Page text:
This morning, one of my friends forwarded a link to another carefully researched, peer-reviewed paper published about the effects of the Tohoku earthquake and tsunami. That paper, titled Chemical Aftermath: Contamination and Cleanup Following the Tohoku Earthquake and Tsunami was published in Environmental Health Perspectives and has been available online since July 1, 2011. The paper was written by Winifred A. Bird and Elizabeth Grossman. It has numerous references and includes a number of dramatic photos. It has attracted exactly one comment.

Bird and Grossman’s paper was not buried; I did a Google search with the full title of the paper and came up with more than 600,000 hits. I understand that the search results may be inflated by the large number of words in the search term, but I checked the first sixty entries (six pages). Most of them specifically reference Bird and Grossman’s Environmental Health Perspectives article. A Google News search with the paper title provided zero matches, but since the article has been online for nearly a year, I would not expect any current news about it.

The question I have for you is this – do you remember many mentions or discussion about the chemical aftermath of the tsunami in the popular press?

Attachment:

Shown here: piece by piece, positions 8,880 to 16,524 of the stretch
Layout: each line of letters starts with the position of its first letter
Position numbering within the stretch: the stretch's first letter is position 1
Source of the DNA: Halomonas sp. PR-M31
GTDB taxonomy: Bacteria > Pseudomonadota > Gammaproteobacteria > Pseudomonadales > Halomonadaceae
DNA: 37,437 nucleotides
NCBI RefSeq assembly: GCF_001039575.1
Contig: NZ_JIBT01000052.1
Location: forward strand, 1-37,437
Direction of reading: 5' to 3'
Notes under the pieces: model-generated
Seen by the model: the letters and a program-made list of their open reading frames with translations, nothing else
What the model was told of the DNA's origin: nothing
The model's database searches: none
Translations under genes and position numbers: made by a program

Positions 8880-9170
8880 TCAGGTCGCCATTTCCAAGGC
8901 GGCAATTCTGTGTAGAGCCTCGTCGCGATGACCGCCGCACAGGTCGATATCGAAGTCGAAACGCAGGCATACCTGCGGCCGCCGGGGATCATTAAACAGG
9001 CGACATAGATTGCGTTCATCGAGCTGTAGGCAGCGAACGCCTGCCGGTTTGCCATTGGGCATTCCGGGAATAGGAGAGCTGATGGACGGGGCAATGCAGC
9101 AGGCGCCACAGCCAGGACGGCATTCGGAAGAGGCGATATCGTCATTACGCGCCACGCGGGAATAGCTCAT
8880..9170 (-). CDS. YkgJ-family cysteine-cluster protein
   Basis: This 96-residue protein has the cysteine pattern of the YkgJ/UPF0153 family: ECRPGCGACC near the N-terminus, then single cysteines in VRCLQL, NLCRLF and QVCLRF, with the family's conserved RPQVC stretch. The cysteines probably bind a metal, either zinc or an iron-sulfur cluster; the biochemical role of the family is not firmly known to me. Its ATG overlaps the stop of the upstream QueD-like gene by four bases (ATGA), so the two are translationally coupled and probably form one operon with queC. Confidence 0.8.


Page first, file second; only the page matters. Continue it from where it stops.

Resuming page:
About Rod Adams

37 Responses to “Radioactive Tuna versus Chemical Aftermath”

Read below or add a comment...

  1. Cal Abel says:

    Rod, I hope this drives down the blue fin tuna prices, I am looking forward to more sushi! A side effect of this might be to actually prevent the collapse of the species due to over fishing because of irrational fear. It seems hard evidence of over fishing is not enough to reduce the consumption.

    Also on a side note. I love Fox News… Fair and balanced exaggeration and sensationalization of trivial things to sell air time. So much for journalistic integrity. The same can be said about most news outlets…

  2. DV82XL says:

    There may be a small upside to this story. It’s beginning to look like radiation as a fear factor in news stories is beginning to reach the saturation point. The media has to dig deeper and tell more elaborate lies to keep the story going.

  3. John Englert says:

    Researchers are also noting how cesium in the oceans and the trace amounts showing up in various species is offering a unique opportunity to study their migration. It can also be used to verify computer models of ocean currents. Not related to research, but still on the topic of the fish, perhaps this is how we can prevent the overfishing of some species. Just find a way to contaminate the fish with harmless detectable levels of man-made radionuclides.

  4. Brian Mays says: